Four new members and one returning member were sworn into office at Monday evening’s Edmore Village Council meeting. New members who won a seat on council in the Nov. 4 election were Karl Kluwe, who is the new president, and Jamie Ballard, Bonnie Davis and Phil Kohn, along with incumbent Karen Deja.

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Ionia County Central Dispatch 911 surcharge increase passes

The efforts of Ionia County Central Dispatch to add $200,000 to its annual budget to help upgrade equipment for its radio, phone and computer systems has paid off.

The proposal to increase the 911 monthly surcharge by 40 cents per month, from $1.90 to $2.30 per month, was passed by a vote of 10,134 (58.2 percent) to 7,273 (41.8 percent) in Tuesday’s election.

Community engagement, like what local health facilities are doing, is key to successfully controlling outbreaks like the Ebola virus. Good outbreak control relies on applying a package of interventions, namely case management, surveillance and contact tracing, a good laboratory service, safe burials and social mobilization. — Courtesy photo

Ebola is minor threat locally, but health officials are ready

An infectious disease outbreak like Ebola usually has three things working in its favor: A lack of remedies, a lack of precautions and an unchecked system to where those infected travel beyond ground zero.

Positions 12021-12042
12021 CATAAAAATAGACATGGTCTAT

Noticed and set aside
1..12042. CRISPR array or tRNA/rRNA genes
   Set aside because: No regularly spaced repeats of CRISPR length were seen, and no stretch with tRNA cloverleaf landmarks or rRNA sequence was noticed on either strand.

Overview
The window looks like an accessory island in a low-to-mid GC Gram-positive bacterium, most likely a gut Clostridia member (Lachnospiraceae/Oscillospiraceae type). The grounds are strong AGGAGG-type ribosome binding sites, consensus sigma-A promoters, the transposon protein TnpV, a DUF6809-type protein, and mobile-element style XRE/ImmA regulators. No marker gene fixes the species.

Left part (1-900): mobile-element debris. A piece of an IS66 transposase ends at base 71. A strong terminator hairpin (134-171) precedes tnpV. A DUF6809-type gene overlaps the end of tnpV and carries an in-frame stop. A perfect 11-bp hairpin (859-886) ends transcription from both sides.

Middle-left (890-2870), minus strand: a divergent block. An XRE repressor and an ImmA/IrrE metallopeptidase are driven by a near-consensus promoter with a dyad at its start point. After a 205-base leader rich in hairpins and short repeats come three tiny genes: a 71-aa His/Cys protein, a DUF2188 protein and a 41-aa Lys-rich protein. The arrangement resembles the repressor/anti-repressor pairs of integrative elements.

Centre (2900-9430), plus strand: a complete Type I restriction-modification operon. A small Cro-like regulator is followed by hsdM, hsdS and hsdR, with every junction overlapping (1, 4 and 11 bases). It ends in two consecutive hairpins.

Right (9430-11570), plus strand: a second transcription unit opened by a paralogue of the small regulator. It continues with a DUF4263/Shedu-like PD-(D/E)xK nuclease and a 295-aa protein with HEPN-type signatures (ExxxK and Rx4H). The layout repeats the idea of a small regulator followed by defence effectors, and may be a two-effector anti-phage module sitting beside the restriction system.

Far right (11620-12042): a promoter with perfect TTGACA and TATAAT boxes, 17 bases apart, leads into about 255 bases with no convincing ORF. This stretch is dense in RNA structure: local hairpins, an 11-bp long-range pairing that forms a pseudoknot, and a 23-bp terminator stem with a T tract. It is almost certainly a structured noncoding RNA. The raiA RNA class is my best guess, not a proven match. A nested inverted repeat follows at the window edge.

Fortunately, if ever an infectious disease were to threaten the mid-Michigan area, health officials say they are more than ready.

As his fiancée, Megan Wheaton, looks on, Cpl. Robert “Bobby” Thrailkill Jr. of the U.S. Marines speaks to a crowd of Belding residents, donators, military veterans and family members at a groundbreaking ceremony in Belding on Saturday. Thrailkill and his family will receive a new home that is being specially built to meet Thrailkill’s needs, such as wider doorways, a roll-in shower and drop-down cabinets. — Daily News/Ryan Schlehuber

Marine injured in Afghanistan to receive special home in Belding

The daily routine of life hasn’t been the same for Cpl. Robert “Bobby” Thrailkill of the U.S. Marines since he lost his legs in an improvised explosive device blast in Afghanistan four years ago. Living in an apartment in Caledonia, Thrailkill, 23, has not only had to get used to his prosthetic legs and the different mobility challenges they present, he also has had to deal with the everyday challenges of just getting on with his day, be it showering, reaching for things in a cabinet or just moving about within his apartment. Life, Thrailkill said, was difficult just doing the simple things.

As fellow Coalition of Greater Greenville member Karen Carbonelli, at left, looks on, Montcalm Community College President Bob Ferrentino, middle, stressed to the board at its meeting Thursday the importance of knowing the facts of each item on this year’s state general election ballot, specifically the college’s $2.5 million millage levy renewal, which will benefit more than 60 programs at the college.

Election leads mix of topics at Coalition of Greater Greenville meeting

With no agenda and no scheduled speaker, members of the Coalition of Greater Greenville (COGG) had a roundtable discussion of random topics at Thursday’s meeting at the Greenville Public Schools Central Services Building.